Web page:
Europe

In Europe, two main approaches have surfaced, one initiated by Donald Broadbent (1977; see Berry & Broadbent, 1995) in the United Kingdom and the other one by Dietrich Dörner (1975, 1985; see Dörner & Wearing, 1995) in Germany. The two approaches have in common an emphasis on relatively complex, semantically rich, computerized laboratory tasks, constructed to resemble real-life problems. The approaches differ somewhat in their theoretical goals and methodology, however. The tradition initiated by Broadbent emphasizes the distinction between cognitive problem-solving processes that operate under awareness versus outside of awareness, and typically employs mathematically well-defined computerized systems. The tradition initiated by Dörner, on the other hand, has an interest in the interplay of the cognitive, motivational, and social components of problem solving, and utilizes very complex computerized scenarios that contain up to 2,000 highly interconnected variables (e.g., Dörner, Kreuzig, Reither & Stäudel's 1983 LOHHAUSEN project; Ringelband, Misiak & Kluwe, 1990). Buchner (1995) describes the two traditions in detail.

To sum up, researchers' realization that problem-solving processes differ across knowledge domains and across levels of expertise (e.g. Sternberg, 1995) and that, consequently, findings obtained in the laboratory cannot necessarily generalize to problem-solving situations outside the laboratory, has during the past two decades led to an emphasis on real-world problem solving. This emphasis has been expressed quite differently in North America and Europe, however. Whereas North American research has typically concentrated on studying problem solving in separate, natural knowledge domains, much of the European research has focused on novel, complex problems, and has been performed with computerized scenarios (see Funke, 1991, for an overview).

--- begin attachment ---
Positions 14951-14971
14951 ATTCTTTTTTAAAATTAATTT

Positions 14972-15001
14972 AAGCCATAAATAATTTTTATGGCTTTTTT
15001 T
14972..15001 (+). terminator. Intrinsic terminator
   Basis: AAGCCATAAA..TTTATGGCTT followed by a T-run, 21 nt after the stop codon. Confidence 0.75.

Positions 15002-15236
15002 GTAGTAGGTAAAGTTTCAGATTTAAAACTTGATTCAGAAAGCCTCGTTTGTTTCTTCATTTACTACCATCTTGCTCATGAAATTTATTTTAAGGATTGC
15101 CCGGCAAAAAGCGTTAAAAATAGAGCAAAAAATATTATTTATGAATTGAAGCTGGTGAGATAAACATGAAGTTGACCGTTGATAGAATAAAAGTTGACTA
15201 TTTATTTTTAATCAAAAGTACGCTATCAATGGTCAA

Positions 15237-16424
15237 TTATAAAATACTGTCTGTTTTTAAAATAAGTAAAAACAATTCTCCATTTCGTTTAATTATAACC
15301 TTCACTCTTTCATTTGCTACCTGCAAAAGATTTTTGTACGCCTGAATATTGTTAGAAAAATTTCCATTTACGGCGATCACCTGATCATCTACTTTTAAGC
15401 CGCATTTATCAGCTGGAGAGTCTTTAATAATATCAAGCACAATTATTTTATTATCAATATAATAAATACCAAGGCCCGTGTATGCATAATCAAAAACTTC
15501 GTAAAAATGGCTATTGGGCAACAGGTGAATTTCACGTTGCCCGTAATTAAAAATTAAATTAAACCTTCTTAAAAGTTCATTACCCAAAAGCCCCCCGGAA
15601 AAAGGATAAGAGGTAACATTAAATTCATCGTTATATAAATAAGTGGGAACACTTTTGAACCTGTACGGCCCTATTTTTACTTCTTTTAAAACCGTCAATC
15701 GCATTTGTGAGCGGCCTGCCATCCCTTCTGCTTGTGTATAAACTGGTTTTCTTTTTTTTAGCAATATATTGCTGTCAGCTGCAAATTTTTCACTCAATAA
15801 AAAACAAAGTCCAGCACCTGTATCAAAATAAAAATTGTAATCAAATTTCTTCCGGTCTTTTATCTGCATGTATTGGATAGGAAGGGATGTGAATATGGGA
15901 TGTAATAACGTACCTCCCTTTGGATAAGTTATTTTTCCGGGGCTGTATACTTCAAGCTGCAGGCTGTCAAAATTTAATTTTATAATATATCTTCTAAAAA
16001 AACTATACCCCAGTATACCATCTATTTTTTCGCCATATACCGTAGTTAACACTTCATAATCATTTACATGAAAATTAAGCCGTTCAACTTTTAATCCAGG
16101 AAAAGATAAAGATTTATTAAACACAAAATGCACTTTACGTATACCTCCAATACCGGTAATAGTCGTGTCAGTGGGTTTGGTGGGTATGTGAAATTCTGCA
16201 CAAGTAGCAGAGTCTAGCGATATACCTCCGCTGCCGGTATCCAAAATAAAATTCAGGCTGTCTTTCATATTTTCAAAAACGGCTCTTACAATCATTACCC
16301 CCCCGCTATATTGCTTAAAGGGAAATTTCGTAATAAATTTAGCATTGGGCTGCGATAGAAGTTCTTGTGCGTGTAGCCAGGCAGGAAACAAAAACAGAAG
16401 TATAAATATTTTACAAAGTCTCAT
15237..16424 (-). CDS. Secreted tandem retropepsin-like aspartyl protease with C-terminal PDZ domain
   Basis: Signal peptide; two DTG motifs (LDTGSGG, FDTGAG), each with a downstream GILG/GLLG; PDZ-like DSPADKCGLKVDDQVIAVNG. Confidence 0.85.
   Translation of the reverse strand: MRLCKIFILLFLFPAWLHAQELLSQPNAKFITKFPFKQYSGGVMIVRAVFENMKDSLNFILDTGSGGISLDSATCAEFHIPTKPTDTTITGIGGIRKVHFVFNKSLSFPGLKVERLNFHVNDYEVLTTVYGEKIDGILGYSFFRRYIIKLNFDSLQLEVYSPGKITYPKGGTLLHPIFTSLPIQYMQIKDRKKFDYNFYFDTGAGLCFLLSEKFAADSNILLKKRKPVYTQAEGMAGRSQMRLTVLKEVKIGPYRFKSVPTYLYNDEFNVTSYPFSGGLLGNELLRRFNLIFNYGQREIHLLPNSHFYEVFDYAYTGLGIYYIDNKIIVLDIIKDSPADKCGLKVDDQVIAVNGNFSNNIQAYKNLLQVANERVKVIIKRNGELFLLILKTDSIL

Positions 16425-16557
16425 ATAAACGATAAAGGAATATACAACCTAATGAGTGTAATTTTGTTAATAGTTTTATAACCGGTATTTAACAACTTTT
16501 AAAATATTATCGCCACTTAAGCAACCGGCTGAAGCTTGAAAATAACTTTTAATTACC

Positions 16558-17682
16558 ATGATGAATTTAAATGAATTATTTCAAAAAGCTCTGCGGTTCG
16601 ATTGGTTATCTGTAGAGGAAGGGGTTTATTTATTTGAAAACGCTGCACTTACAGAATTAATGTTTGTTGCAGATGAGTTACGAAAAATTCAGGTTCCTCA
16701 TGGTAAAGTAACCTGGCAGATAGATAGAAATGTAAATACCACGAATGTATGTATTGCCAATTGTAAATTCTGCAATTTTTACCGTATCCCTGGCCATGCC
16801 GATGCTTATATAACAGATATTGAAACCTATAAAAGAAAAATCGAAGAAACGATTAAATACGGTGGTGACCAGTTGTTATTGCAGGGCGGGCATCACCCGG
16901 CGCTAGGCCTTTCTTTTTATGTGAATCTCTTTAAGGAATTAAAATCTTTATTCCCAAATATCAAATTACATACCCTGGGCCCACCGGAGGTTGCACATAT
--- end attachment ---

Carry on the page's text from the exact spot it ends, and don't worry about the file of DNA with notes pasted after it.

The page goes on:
USA and Canada

In North America, initiated by the work of Herbert Simon on learning by doing in semantically rich domains (e.g. Anzai & Simon, 1979; Bhaskar & Simon, 1977), researchers began to investigate problem solving separately in different natural knowledge domains – such as physics, writing, or chess playing – thus relinquishing their attempts to extract a global theory of problem solving (e.g. Sternberg & Frensch, 1991). Instead, these researchers have frequently focused on the development of problem solving within a certain domain, that is on the development of expertise (e.g. Anderson, Boyle & Reiser, 1985; Chase & Simon, 1973; Chi, Feltovich & Glaser, 1981).

Areas that have attracted rather intensive attention in North America include such diverse fields as:

Characteristics of difficult problems

As elucidated by Dietrich Dörner and later expanded upon by Joachim Funke, difficult problems have some typical characteristics that can be summarized as follows:

  • Intransparency (lack of clarity of the situation)
    • commencement opacity
    • continuation opacity
  • Polytely (multiple goals)
    • inexpressiveness
    • opposition
    • transience